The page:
What the hell they did to you in there I still don’t understand because although you were released with a prescription to take (which you didn’t, sigh) and you came home more contrite and less combative than when you went in, it wasn’t the right diagnosis.  They didn’t help you one bit, they should’ve, they could’ve.  Or could they have? I didn’t know what or when medications came out to “help” with dementia because at the time I was just trying to figure out what was going on and what to do for you and daddy.  It was a minute by minute struggle sometimes.

Your life was spinning out of control and it was the beginning of mine getting really shaken.  I can still remember too many of the things you went through in your descent into Alzheimer’s which took you from us; took you from being a take no stuff kind of woman who had a tendency to speed sometimes when she drove her Fords to a woman who needed hired people (who sometimes cared and sometimes were only there for a paycheck) to do everything for her.  I can’t even begin to imagine the shame, hurt, and embarrassment you might have felt in there – somewhere.

You forgot me first, momma, you forgot your baby girl first! You forgot the one who took care of you more than any of your other children.  How could you have done that to me?  I still remember the last time you ever said my name to some mysterious person only you could see and then you never said it again.  You said dad’s, your mom and dad, some of my older siblings names but I dropped from your radar first.  Why me?

I was so angry with you in those first years in the nursing home system because you took away part of my life which shouldn’t have been spent trying to raise children, be in a marriage that was pretty much doomed, and work while trying to take care of you and dad because you couldn’t do it for yourselves and I couldn’t walk away from you.

You scared the heck out of the kids when you first became ill.  They no longer had their grandmother and this woman before them was not really her.  They tried to cope and one did it better than the other but they became scarred too by Alzheimer’s.  There were no books written back then to help someone explain to a child why Gran who used to dote on them no longer even recognized them and needed to wear things that babies wore like a bib while someone fed her and several others at the same time.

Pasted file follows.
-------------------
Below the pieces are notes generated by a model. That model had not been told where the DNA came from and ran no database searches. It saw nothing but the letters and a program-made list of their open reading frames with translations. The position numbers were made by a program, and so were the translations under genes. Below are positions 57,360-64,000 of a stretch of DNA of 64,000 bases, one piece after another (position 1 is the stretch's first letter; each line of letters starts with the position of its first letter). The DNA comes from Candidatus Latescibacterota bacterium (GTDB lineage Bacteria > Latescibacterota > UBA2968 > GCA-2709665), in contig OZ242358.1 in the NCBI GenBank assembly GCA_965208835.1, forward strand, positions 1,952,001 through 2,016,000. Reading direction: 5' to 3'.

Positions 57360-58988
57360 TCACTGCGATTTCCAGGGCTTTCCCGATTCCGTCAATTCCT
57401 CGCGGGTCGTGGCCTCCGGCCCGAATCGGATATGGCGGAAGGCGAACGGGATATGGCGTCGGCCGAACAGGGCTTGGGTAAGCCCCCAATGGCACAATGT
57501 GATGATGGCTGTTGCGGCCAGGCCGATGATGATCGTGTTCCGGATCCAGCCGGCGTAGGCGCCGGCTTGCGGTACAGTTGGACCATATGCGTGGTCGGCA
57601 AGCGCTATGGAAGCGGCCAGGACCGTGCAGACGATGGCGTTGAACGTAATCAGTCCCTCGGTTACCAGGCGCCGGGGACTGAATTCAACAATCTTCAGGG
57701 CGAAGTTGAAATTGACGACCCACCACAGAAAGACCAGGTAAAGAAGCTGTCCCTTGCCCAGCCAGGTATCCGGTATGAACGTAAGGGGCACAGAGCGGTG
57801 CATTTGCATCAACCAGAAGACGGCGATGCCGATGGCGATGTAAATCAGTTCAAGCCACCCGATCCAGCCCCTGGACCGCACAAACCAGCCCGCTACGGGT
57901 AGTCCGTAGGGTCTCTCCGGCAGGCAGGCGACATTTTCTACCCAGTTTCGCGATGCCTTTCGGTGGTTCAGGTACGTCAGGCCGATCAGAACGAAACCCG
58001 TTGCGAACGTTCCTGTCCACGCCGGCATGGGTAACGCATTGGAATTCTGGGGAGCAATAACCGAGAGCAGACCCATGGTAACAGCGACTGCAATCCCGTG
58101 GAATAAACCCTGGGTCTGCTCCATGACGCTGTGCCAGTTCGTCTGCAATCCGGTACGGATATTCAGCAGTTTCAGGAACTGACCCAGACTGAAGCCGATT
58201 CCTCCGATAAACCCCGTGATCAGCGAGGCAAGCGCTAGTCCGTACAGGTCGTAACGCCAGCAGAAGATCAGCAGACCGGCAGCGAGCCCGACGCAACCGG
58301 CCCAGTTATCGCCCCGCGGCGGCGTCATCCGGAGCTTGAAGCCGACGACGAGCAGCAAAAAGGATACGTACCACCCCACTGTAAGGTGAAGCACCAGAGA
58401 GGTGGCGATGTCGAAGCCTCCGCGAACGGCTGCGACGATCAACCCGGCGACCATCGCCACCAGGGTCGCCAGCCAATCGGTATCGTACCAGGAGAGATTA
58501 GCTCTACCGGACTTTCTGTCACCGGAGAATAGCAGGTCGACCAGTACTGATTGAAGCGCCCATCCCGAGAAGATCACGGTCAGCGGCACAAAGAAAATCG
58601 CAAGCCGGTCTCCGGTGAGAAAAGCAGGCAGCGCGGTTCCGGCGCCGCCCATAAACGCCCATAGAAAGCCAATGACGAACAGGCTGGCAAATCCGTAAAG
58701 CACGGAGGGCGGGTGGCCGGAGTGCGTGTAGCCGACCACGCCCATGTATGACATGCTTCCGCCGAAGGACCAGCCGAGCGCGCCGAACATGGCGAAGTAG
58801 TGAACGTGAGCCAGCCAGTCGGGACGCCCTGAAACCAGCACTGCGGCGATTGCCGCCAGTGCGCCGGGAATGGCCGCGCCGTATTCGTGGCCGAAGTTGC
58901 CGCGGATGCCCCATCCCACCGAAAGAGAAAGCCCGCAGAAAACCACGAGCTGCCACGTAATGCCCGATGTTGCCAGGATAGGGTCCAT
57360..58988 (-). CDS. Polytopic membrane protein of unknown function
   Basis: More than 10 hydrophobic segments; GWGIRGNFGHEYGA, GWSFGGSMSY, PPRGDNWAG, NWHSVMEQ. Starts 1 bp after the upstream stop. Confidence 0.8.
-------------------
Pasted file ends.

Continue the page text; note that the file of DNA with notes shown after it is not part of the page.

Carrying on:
There were so so many times when I wished I had a real mother to talk to, to lean on, to be a mother to me but instead I had this sick little old lady I needed to watch out for and advocate for.  I got very angry many times and every once in awhile even though you are gone I still have moments of anger when I think about how if maybe you had taken better care of yourself this might not have happened or if I knew better maybe it might have turned out differently.  Hindsight can be marvelously clear and incredibly guilt inducing.

Yes, mom, I wanted you to die at first – I know that sounds dreadful but it’s the truth – because they explained to me what Alzheimer’s meant and what the outcome was going to be.  So one day I growled at you as you sat there in your lost fog; I growled that I wanted you to hurry up and die because this was too much for me to bear and you weren’t going to get better anyway.  You smiled at me but then again you did that to everyone then.  I wanted to be your daughter but I was just another foggy face in the crowd…and I was angry.  Later on I learned to be happy with whatever I got out of you; seeing you smile while I fed you chocolate pudding will always be a happy memory.

I wished that your symptoms could’ve manifested themselves differently.  When you used to repeat yourself – a lot – before the crash it drove me stark raving nuts but later on when you only could do a word salad or just grunts and babbling I missed your driving me nuts.  I was jealous of those who had loved ones who could talk to them even if they had no idea who they were speaking to.

I used to tell people that what looked like mom, her body, was there but the real Dorothy was who knows where.

Towards the end of your time here when they said it was time for hospice I felt as if I had gotten punched in the gut.  I didn’t want to face the fact that maybe it really was coming; your passing.  You were my mother and I wanted to have a mother even if she was just a shell that no longer spoke and didn’t even know anyone was really there anymore.  It took a little while and some kind words from the hospice people to help me to realize the whole circle of life business and stuff and to be able to let you go.